The hand-held temperature sensors can be purchased from auto part stores for less than $100. Some temperature sensors only accurately monitor in the warm temperature range, confirm the one purchased measures in the cold temperature range. Mirror-mounted temperature sensors are also available; they are less likely to be lost or stolen, but do cost more and are generally not available at an auto parts store. RoadWatch by Commercial Vehicle Group, Inc. is one example of this type of sensor. A small investment in equipment will improve performance.

Information: dollar symbol Knowing the pavement temperature allows the application of the proper amount of material for each situation.

Speed of melting

Will the road salt used have time to work or is it better to switch to a different deicer? This chart will aid in making that decision.

Speed of melting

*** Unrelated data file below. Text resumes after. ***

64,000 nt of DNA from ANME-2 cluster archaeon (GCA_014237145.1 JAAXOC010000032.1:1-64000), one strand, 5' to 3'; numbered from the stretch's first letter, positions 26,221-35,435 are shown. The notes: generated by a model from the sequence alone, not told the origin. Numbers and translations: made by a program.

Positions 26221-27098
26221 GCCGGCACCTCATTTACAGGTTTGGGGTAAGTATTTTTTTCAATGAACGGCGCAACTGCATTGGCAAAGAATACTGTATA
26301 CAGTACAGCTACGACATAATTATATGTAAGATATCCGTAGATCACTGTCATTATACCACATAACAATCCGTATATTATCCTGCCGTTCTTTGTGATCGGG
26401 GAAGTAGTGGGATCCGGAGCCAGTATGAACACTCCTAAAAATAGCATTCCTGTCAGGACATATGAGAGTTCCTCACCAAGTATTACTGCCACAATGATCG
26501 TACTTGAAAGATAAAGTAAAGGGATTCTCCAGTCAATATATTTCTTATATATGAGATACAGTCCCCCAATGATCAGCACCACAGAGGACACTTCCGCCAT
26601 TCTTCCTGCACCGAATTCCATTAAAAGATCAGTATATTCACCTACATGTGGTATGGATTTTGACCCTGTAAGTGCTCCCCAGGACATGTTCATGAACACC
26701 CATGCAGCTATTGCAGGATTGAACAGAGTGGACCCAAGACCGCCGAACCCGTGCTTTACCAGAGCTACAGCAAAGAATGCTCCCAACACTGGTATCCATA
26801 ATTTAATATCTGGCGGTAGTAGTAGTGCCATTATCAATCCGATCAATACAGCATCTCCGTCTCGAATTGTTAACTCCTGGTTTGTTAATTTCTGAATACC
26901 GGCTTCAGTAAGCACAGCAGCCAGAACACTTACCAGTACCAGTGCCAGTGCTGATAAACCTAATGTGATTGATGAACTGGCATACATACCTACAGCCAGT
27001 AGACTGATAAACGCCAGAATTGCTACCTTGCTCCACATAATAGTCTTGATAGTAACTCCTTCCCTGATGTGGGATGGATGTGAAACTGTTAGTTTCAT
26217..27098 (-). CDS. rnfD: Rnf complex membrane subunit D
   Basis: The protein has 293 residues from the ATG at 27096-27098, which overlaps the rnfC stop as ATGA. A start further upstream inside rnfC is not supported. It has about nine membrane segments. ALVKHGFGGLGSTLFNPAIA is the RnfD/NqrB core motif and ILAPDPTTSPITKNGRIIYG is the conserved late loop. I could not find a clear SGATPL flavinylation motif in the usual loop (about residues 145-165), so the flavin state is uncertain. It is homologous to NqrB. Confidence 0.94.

Link to this table

Pavement Temp. ºF One Pound of dry Salt (NaCl) melts Melt Times
30 46.3 lbs. of ice 5 min
25 14.4 lbs. of ice 10 min.
20 8.6 lbs. of ice 20 min
15 6.3 lbs. of ice 1 hour
10 4.9 lbs. of ice Dry salt is ineffective and will blow away before it melts anything
5 4.1 lbs. of ice
0 3.7 lbs. of ice
-6 3.2 lbs. of ice
Information: dollar symbol Do not use dry road salt below 15º F. This wastes money and time.

Practical melting temperature

Use care when reading the melting temperature on bags of deicers. The package often lists the eutectic temperature, which is the lowest possible melting temperature. At this temperature, it would take a very long time to melt ice. Instead, use the lowest practical melting temperatures in the chart below or ask the supplier for the practical melting temperature and the time it takes to melt ice at that temperature. It should be noted that there is not a standard measure for determining the lowest practical melting temperature. Across the literature there are a range of values. In the References and Resources section there are lists of several websites to learn more about the lowest practical melting temperature.